The clinical and functional outcome for patients with radiation-induced soft tissue sarcoma

Authors

  • Soha Riad Bsc,

    1. University Musculoskeletal Oncology Unit, Orthopedic Surgery, Mount Sinai Hospital, Toronto, Ontario, Canada
    2. Sarcoma Site Group and Department of Surgical Oncology, Princess Margaret Hospital, Toronto, Ontario, Canada
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  • David Biau MD, PhD,

    1. University Musculoskeletal Oncology Unit, Orthopedic Surgery, Mount Sinai Hospital, Toronto, Ontario, Canada
    2. Sarcoma Site Group and Department of Surgical Oncology, Princess Margaret Hospital, Toronto, Ontario, Canada
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  • Ginger E. Holt MD, FACS,

    1. Vanderbilt Orthopedic Institute, Nashville, Tennessee
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  • Joel Werier MD, FRCSC,

    1. Division of Orthopedics, Ottawa General Hospital, Ottawa, Ontario, Canada
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  • Robert E. Turcotte MD, FRCSC,

    1. Orthopaedic Oncology Unit, McGill University Health Center, Montreal, Quebec, Canada
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  • Peter C. Ferguson MD, MSc, FRCSC,

    1. University Musculoskeletal Oncology Unit, Orthopedic Surgery, Mount Sinai Hospital, Toronto, Ontario, Canada
    2. Sarcoma Site Group and Department of Surgical Oncology, Princess Margaret Hospital, Toronto, Ontario, Canada
    3. Division of Orthopedic Surgery, Department of Surgery, University of Toronto, Toronto, Ontario, Canada
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  • Anthony M. Griffin MSc,

    1. University Musculoskeletal Oncology Unit, Orthopedic Surgery, Mount Sinai Hospital, Toronto, Ontario, Canada
    2. Sarcoma Site Group and Department of Surgical Oncology, Princess Margaret Hospital, Toronto, Ontario, Canada
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  • Colleen I. Dickie BSc,

    1. Sarcoma Site Group and Department of Radiation Oncology, Princess Margaret Hospital, University of Toronto, Toronto, Ontario, Canada
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  • Peter W. Chung MD,

    1. Sarcoma Site Group and Department of Radiation Oncology, Princess Margaret Hospital, University of Toronto, Toronto, Ontario, Canada
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  • Charles N. Catton MD,

    1. Sarcoma Site Group and Department of Radiation Oncology, Princess Margaret Hospital, University of Toronto, Toronto, Ontario, Canada
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  • Brian O'sullivan MD, FRCPC,

    1. Sarcoma Site Group and Department of Radiation Oncology, Princess Margaret Hospital, University of Toronto, Toronto, Ontario, Canada
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  • Jay S. Wunder MD, MSc, FRCSC

    Corresponding author
    1. University Musculoskeletal Oncology Unit, Orthopedic Surgery, Mount Sinai Hospital, Toronto, Ontario, Canada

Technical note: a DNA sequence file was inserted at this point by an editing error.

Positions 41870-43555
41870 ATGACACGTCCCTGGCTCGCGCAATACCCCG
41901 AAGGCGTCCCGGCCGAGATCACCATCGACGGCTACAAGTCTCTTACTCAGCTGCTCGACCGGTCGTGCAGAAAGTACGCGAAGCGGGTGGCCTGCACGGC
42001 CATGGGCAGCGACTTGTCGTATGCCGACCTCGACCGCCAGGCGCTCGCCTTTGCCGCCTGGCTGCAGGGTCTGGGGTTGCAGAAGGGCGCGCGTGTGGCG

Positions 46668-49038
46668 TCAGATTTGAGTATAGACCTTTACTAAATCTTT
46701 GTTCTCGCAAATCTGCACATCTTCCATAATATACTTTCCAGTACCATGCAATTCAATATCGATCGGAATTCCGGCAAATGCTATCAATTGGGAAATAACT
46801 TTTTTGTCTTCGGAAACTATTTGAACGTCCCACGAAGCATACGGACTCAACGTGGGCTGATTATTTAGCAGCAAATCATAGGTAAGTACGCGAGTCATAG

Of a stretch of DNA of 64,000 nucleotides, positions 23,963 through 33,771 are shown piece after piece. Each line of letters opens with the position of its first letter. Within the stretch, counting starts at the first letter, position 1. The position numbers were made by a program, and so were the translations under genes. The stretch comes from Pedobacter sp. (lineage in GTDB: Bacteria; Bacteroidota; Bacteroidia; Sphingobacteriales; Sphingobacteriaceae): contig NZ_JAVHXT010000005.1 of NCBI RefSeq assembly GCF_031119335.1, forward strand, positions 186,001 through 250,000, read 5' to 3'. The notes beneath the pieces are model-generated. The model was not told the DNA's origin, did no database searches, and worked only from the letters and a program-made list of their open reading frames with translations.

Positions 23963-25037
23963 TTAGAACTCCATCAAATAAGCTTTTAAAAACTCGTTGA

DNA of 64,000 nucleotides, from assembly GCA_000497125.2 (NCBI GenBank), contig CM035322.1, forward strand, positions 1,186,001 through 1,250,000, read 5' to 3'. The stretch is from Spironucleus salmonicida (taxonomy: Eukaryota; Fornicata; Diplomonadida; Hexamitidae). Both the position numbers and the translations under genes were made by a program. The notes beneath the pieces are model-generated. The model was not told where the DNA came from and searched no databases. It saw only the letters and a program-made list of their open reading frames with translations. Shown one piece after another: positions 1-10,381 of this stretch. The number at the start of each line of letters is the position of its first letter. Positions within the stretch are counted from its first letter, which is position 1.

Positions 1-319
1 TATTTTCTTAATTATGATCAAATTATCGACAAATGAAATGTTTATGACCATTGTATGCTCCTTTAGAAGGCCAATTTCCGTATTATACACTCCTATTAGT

2. Sarcoma Site Group and Department of Surgical Oncology, Princess Margaret Hospital, Toronto, Ontario, Canada
    3. Division of Orthopedic Surgery, Department of Surgery, University of Toronto, Toronto, Ontario, Canada
    • University Musculoskeletal Oncology Unit, Mount Sinai Hospital, 600 University Avenue, Room 476, Toronto, Ontario, Canada M5G 1X5

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Abstract

BACKGROUND:

Radiation-induced soft tissue sarcomas (RI-STS) are rare, and it is believed that they are associated with a poor prognosis.The authors of this report compared the clinical and functional outcomes of adults who had extremity RI-STS with the outcomes of adults with sporadic STS.

METHODS:

Forty-four patients who were diagnosed with RI-STS from 1989 to 2009 were identified from 4 prospectively collected databases. Patient demographics, surgical and adjuvant treatment parameters, and oncologic and functional outcomes were evaluated.

RESULTS:

The median latent period from irradiation of the primary condition to RI-STS diagnosis was 16 years. The median radiotherapy dose used for the index condition was 45 gray. The median age at RI-STS diagnosis was 56 years. The most common primary diagnoses were breast cancer (36.4%) and lymphoma (34.1%). The most common RI-STS histologies were malignant fibrous histiocytoma (36.4%) and angiosarcoma (18.2%). Forty-two patients underwent surgery, 13 patients received adjuvant radiotherapy, and 8 patients received adjuvant chemotherapy. Systemic metastases occurred in 50% of treated patients (n = 21), and 26% (n = 11) developed local recurrence, the risk of which was lower among patients who received reirradiation (P = .043). The 5-year disease-free interval (DFI) and overall survival (OS) rates for patients with RI-STS who presented without metastasis were 36% and 44%, respectively. Patients who had International Union Against Cancer TNM stage III RI-STS had a significantly worse DFI compared with patients who had stage III sporadic STS (multivariate analysis, P = .051). Eighteen patients with RI-STS underwent functional assessment after surgery, and their results were comparable to those of patients with sporadic STS.

CONCLUSIONS:

Despite aggressive surgical treatment, patients who have RI-STS remain at greater risk of both local and systemic recurrence compared with patients who have sporadic STS, but they can anticipate similar functional outcomes. Reirradiation can be relatively safe and effective if used properly. Cancer 2011. © 2011 American Cancer Society.

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